Of course, as the sun moves through its solar maximum activity cycle, pilots flying the polar routes can expect some interference with HF voice communications. HF radio waves are reflected by certain layers in the ionosphere due to the solar winds’ effect on the "skip layer," explains Roy Oishi, an ARINC fellow. The signal bounces between the skip layer, which moves up and down during the day/night cycle, and the ground, and this can impact radio reception. Increased radiation in the solar winds also can affect the signal. In fact, the trans polar pilots can view these winds from the cockpit as the aurora borealis.

Navigation

While little can be done to improve HF voice communications on polar routes, adverse effects on HFDL "can be dealt with," says Oishi. "There are multiple data link ground stations around the pole that use multiple frequencies. An onboard communication management system thus can automatically seek the best frequency for a data link transmission."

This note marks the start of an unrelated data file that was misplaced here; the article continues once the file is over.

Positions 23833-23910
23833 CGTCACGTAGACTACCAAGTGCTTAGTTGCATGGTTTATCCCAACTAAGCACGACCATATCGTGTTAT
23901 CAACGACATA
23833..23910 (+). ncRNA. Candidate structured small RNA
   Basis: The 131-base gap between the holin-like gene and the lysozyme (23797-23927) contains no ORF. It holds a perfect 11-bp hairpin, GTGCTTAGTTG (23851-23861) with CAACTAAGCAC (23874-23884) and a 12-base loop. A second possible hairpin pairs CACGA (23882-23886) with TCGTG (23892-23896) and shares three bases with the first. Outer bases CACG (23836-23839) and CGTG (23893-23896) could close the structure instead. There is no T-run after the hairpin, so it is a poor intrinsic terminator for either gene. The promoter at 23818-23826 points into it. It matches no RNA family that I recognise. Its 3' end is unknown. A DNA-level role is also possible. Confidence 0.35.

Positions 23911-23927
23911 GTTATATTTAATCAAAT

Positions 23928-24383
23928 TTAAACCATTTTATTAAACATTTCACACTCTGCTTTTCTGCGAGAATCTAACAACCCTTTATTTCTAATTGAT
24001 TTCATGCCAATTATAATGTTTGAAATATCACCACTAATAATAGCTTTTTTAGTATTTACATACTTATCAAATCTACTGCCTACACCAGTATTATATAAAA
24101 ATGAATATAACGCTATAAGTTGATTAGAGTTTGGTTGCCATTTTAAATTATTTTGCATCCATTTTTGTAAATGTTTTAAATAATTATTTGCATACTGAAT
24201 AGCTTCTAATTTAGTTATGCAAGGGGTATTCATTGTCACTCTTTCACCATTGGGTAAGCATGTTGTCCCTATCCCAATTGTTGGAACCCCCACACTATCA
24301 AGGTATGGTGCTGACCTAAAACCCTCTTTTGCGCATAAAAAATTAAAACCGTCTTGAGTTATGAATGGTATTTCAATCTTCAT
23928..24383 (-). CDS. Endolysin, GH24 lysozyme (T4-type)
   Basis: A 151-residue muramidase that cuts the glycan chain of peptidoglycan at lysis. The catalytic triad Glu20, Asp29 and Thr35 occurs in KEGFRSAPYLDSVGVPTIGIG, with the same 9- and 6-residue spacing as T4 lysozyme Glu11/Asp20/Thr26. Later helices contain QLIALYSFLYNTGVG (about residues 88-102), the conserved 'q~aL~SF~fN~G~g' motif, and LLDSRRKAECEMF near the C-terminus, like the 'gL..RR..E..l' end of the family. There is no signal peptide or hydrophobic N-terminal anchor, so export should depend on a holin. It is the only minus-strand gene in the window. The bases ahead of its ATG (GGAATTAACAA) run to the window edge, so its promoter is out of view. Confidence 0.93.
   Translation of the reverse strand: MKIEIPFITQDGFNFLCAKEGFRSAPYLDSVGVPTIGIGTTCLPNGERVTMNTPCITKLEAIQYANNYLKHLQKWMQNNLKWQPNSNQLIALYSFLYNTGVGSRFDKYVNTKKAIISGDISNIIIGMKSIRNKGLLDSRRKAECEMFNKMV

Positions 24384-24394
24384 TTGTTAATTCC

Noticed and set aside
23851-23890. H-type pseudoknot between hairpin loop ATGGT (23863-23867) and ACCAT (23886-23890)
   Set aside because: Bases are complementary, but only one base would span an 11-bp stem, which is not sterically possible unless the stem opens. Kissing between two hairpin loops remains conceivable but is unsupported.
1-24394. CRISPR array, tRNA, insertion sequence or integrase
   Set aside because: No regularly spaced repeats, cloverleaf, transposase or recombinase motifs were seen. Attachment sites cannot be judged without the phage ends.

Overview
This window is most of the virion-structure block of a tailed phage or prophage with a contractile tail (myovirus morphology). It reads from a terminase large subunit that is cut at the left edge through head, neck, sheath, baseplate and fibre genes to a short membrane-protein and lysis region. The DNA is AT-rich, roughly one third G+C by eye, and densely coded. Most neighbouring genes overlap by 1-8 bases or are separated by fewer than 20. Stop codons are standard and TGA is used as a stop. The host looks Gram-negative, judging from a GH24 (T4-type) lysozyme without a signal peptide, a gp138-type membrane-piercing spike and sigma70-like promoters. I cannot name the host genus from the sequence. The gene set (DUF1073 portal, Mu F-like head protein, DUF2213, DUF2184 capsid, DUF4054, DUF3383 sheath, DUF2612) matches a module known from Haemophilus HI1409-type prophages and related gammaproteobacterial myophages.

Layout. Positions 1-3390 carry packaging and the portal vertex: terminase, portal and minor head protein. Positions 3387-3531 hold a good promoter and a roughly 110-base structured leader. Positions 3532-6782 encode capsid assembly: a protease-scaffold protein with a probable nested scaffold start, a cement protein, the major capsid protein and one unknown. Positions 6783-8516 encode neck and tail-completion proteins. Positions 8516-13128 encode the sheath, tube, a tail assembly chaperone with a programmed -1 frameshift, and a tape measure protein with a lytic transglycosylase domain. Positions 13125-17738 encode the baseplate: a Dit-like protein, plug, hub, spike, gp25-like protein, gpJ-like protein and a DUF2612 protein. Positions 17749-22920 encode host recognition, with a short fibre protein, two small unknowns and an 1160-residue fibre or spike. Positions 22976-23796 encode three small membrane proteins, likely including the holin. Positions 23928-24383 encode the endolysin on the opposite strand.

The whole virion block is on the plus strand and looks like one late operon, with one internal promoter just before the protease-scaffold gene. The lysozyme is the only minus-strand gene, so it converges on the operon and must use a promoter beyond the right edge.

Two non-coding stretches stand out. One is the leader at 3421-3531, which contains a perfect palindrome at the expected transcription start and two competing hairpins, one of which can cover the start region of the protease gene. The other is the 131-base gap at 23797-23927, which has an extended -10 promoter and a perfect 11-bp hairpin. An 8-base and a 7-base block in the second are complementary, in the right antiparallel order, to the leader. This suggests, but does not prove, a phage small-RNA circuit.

GPS and IRUs provide navigation over the polar routes. United and Continental aircraft are equipped with dual GPS and triple IRUs, with the former receiver updating the latter unit. Northwest pilots rely on triple IRUs.

Should a Continental or United aircraft lose the GPS signal, the navigation management system automatically provides an elegant degradation to IRU-only navigation. (Elegant degradation is the programmed step down in navigation accuracy to a lesser level, or lesser figure of merit [FOM], and is preferred to the alternative "catastrophic failure" and loss of all navigation capability.) The flight management system (FMS), which monitors the health of the navigation sensors to determine their current actual navigation performance (ACP), will alert the crew should the GPS signal be denied.